With Complicite, Simon McBurney has been making award-winning, innovative, and deeply theatrical work for over two decades and going strong. His adaptation of the 1939 Stefan Zweig novel Ungeduld des Herzens (Beware of Pity) at the Schaubühne (shown without English surtitles) marks the first time he has worked with German actors in a German theatre. He speaks about it in paragraphs – not in a laboured, academic way, but in probing associations, interspersed with thoughtful silence.
Why this particular novel?
I think it’s an incredibly powerful novel. And my instinct is that it has something for here and now – it’s not obvious exactly how, which is our task to figure out through rehearsals! It’s not about here and now, but it has a resonance with it. The hinterland on which it sits, which is really feeding it, is for all time. It has to do with questions of war, with questions of empathy, with the inner workings of the psyche – Zweig was a friend of Freud’s – and the nature of male behaviour, and its capacity for destruction.
It’s about a man, a solider before World War I, who gets invited to a country house, and makes the mistake of asking the daughter of the house to dance and discovering that she is a cripple. And then trying to make up for that mistake, and trying to make up for all sorts of things. And then discovering, in his naiveté, that she has fallen in love with him. He’s horrified by this, he doesn’t know what to do, but then finds himself in a position where he realises that he wants to propose to her, and he’s made a terrible mistake.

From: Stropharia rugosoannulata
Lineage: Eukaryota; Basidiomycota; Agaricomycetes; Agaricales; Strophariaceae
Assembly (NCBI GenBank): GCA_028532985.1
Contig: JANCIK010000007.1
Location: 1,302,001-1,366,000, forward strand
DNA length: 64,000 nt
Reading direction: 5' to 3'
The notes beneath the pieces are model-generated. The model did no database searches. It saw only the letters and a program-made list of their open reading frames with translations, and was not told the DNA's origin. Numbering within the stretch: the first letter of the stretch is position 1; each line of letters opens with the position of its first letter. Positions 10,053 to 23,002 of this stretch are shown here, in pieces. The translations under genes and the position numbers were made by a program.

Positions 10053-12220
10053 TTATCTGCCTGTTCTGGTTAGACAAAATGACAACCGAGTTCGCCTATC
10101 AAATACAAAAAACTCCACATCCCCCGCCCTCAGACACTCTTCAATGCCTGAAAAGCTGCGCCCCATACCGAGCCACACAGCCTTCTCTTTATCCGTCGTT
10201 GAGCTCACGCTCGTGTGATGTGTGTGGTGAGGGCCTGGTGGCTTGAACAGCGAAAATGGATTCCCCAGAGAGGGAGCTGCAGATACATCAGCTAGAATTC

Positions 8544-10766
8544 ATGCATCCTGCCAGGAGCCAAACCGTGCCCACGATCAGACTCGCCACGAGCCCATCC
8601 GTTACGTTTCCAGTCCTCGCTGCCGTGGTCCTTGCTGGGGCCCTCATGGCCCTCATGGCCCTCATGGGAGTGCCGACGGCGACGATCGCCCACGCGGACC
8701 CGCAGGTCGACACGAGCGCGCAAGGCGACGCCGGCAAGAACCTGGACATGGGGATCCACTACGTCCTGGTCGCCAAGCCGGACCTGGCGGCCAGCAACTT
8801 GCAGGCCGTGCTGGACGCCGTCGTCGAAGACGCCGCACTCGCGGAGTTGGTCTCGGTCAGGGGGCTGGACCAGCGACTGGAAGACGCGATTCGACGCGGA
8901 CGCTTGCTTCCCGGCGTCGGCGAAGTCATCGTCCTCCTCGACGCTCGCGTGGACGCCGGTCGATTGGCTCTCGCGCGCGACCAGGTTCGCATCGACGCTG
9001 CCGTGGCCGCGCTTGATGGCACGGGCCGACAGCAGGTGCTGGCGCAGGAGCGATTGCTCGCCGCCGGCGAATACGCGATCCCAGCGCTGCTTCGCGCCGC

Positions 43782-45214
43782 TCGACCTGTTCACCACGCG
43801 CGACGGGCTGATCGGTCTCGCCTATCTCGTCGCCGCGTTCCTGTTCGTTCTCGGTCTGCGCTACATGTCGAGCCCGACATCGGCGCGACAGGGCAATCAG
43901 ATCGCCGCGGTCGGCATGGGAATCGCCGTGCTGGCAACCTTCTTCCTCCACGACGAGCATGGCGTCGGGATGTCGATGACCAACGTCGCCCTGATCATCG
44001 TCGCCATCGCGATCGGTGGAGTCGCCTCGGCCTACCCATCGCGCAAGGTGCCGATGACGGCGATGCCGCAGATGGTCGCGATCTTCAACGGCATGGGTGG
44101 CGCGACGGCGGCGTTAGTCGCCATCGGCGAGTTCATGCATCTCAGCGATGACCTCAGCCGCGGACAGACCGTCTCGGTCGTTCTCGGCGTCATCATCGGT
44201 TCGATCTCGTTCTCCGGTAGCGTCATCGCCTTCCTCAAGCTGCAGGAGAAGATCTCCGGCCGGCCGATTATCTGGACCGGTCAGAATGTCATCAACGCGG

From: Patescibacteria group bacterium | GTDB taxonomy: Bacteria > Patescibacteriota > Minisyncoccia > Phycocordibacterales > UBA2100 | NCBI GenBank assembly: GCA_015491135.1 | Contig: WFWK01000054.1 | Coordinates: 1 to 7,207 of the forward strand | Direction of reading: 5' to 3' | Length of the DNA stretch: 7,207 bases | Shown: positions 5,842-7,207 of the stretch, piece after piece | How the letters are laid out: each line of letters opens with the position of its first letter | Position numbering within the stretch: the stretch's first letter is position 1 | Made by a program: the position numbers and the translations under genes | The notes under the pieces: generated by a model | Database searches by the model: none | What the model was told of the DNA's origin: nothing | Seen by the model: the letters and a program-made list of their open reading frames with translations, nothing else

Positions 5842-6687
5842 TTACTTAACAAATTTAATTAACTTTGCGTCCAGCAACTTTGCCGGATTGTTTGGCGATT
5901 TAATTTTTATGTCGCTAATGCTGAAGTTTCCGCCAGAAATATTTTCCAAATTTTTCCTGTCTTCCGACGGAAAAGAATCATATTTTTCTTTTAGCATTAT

How did you go about adapting it?
It’s a very simple plot. Well, it’s very complex, but it’s a very clear twinning of images between the girl who is physically paralysed but emotionally articulate and the man who is physically able but mentally paralysed. There’s something to do with this opposition that we’re trying to get to grips with and put on stage.
Of course, when you talk about empathy, and then this precipitation to WWI, you can’t help but think about the way we’re unable to empathise with the experience of others today. Which is why, in part, we are at constant war. Zweig was a pacifist, so another part of the ‘hinterland’ is the sense of his own disgust of war. But it’s not a direct critique of war and how disgusting it is, because Zweig looks at things completely obliquely. He’s interested in the person, not the polemic.
Right: there’s so much to the play that’s not in the foreground.
The other part of the ‘hinterland’ is the fact that Stefan Zweig was a Jew, and that his books were banned, and he spent the last part of his life exiled, and he wrote this as a refugee. There he is in London, he’s in exile. Just before the Anschluss, Kristallnacht, he’s looking out there, and he writes the most quintessential Austrian character who is then asked a question of empathy by a crippled Jewish girl. It’s all there, isn’t it?
The novel is not about the Holocaust. It has to do with the self-examination of a nation, and whether you can ever separate the person from the society in which they are embedded. Zweig didn’t know what was to come, but he felt the gathering storm and knew its origin must be somewhere deep in the intimacy of the human mind.
It sounds ambitious.
I know! I’ve chosen to do something written in the German language – not German, but Austrian – so there is a kind of provocation in what I am doing. Not everyone who comes to the Schaubühne is going to be a Stefan Zweig fan. But on the other hand I think that if we can tell the story convincingly, people will be gripped.
How has it been working in German?
Actors are actors everywhere. It’s an extraordinarily common language. They want to play, they want to perform. It might be more difficult if you were working in a German bakery, because they have very different ideas about bread…
BEWARE OF PITY Dec 19, 21-23, 25, 20:00 | Schaubühne, Kurfürstendamm 153, Wilmersdorf, U-Bhf Adenauerplatz
Originally published in issue #144, December 2015.